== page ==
We're not alone in hosting a global homecoming
The Gathering is inspired by similar schemes in Israel, Scotland and India. Have they worked there?
The idea for the Gathering dates back to October 2011 and the Global Irish Economic Forum, a two-day brainstorming session in Dublin Castle at which delegates considered the country’s economic revival.
The “festival of festivals” for the diaspora is an ambitious concept – and, following Gabriel Byrne’s comments this week, a controversial one – but it’s not unprecedented. A number of countries have reached out to their diasporas through initiatives designed to encourage tourism and foster international connections.
India hosts Non-Resident Indian Day, and tens of thousands of young Jews travel to Israel each year as part of the Birthright programme. But the Irish initiative is modelled most closely on the Homecoming, Scotland’s 2009 celebration to commemorate the 250th anniversary of Robert Burns’s birth.
Scotland’s first minister, Alex Salmond, said at the time: “The year of Homecoming is about reuniting Scots and friends of Scotland . . . allowing them to share the pleasure and pride of our culture and heritage.” The programme revolved around five main themes: whisky, golf, great Scottish minds and innovations, Burns himself, and the country’s culture and heritage. The Scottish diaspora is estimated to number 50 million people.
Plans to repeat the Homecoming in 2014 indicate, to some degree, its success. Barbara Clark from VisitScotland, one of the organisers, says the festival generated an additional £53.7 million (€67.3 million) in tourism revenue and attracted more than 95,000 visitors from an initial core budget of £5.5 million (€7 million).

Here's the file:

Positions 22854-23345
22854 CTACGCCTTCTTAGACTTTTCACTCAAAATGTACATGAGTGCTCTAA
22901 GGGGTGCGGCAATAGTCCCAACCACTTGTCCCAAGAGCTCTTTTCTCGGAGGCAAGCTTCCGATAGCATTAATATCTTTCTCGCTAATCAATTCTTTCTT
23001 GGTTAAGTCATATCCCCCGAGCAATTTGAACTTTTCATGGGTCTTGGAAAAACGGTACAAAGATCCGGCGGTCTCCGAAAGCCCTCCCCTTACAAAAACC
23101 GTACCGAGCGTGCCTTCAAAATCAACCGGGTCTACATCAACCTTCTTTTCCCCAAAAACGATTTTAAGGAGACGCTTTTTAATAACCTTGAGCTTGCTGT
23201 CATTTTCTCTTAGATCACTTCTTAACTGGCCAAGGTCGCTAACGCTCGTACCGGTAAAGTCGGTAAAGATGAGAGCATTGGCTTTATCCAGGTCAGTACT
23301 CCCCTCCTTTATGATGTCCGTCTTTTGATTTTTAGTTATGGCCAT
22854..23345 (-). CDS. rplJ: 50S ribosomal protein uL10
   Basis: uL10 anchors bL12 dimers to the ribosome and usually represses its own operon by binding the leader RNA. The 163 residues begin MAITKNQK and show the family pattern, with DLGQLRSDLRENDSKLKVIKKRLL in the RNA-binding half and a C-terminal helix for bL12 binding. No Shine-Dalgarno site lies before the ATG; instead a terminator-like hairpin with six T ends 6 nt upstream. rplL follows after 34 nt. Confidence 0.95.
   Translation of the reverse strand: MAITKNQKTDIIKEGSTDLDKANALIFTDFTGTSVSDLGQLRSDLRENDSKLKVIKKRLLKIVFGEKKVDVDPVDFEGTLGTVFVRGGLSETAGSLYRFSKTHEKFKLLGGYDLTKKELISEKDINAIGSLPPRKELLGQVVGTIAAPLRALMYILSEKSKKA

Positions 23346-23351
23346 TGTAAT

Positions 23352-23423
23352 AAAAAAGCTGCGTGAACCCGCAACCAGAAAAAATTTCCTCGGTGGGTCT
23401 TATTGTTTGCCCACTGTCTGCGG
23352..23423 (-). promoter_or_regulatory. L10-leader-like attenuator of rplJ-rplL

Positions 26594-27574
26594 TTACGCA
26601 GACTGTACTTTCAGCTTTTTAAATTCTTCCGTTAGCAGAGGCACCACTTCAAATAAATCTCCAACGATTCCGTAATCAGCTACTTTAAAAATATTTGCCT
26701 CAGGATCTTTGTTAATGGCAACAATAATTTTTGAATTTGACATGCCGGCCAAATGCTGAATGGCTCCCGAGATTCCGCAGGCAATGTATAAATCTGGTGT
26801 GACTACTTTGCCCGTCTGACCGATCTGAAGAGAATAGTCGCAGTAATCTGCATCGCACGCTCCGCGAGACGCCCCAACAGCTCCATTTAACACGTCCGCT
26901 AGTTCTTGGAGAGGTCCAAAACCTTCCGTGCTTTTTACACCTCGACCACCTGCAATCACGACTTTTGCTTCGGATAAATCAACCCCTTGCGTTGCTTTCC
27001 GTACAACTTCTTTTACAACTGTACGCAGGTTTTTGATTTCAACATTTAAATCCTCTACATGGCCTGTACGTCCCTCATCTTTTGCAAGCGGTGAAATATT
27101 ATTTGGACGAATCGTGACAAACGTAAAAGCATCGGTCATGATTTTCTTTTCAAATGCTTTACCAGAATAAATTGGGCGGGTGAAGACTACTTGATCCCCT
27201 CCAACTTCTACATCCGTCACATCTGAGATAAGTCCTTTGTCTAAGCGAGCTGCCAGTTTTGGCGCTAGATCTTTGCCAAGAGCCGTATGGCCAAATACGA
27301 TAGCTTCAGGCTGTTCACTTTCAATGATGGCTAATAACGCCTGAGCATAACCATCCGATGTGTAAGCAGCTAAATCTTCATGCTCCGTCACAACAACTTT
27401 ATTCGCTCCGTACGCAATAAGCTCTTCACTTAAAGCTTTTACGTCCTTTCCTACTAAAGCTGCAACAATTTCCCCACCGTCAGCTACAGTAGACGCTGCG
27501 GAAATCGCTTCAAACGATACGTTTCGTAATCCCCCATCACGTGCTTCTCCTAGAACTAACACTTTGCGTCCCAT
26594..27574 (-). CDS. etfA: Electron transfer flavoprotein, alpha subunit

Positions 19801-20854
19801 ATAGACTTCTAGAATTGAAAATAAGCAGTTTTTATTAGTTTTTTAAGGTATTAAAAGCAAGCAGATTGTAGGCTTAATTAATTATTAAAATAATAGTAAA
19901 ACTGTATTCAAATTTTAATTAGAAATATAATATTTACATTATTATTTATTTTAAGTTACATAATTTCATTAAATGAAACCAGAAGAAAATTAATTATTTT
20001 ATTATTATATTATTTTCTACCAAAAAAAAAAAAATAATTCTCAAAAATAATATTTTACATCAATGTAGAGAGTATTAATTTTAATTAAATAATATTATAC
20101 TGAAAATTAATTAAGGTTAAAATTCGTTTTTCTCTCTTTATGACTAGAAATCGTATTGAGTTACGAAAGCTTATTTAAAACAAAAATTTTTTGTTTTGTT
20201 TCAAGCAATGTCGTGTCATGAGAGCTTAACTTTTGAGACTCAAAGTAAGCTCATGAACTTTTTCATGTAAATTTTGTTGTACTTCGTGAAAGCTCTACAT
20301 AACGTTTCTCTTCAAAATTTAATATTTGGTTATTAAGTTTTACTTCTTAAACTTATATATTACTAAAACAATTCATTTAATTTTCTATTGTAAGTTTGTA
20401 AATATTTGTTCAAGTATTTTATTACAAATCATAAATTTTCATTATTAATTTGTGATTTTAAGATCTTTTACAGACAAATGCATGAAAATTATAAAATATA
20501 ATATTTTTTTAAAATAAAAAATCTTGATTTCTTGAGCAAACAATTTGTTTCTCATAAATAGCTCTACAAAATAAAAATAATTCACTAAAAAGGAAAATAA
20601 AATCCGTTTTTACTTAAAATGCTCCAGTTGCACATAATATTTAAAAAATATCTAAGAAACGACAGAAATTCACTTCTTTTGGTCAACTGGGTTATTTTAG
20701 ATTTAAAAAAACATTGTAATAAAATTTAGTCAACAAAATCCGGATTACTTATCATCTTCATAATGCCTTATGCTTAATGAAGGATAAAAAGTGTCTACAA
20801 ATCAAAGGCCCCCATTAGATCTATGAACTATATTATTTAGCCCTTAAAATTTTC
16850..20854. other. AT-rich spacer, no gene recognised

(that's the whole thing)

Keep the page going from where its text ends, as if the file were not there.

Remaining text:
With a core budget of €5 million, Tourism Ireland hopes the Irish festival will attract 325,000 extra visitors and bring in about €200 million.
Clark says the Scots “learned a lot in terms of working with our diaspora”, and certain aspects will not be repeated in 2014, in particular a two-day Edinburgh-based centrepiece event, incidentally called the Gathering, which the Scotsman newspaper described as a “fiasco”.
Rather than stage a similar extravaganza, Ireland’s Gathering will instead attempt to group various existing festivals and events under the one banner.
But some are unconvinced that Gathering 2013 amounts to anything more than a gimmick. Earlier this week the actor Gabriel Byrne, Ireland’s former cultural ambassador, dismissed the initiative as a “scam” that amounted to a “shakedown” of the Irish diaspora.The project’s director Jim Miley, however, rejected the claims, saying the festival was aimed at a bigger target group than first-generation Irish exiles. “There is a vast diaspora of 70 million people, with connections with Ireland that are very complex. We have not reached out to them in the past.”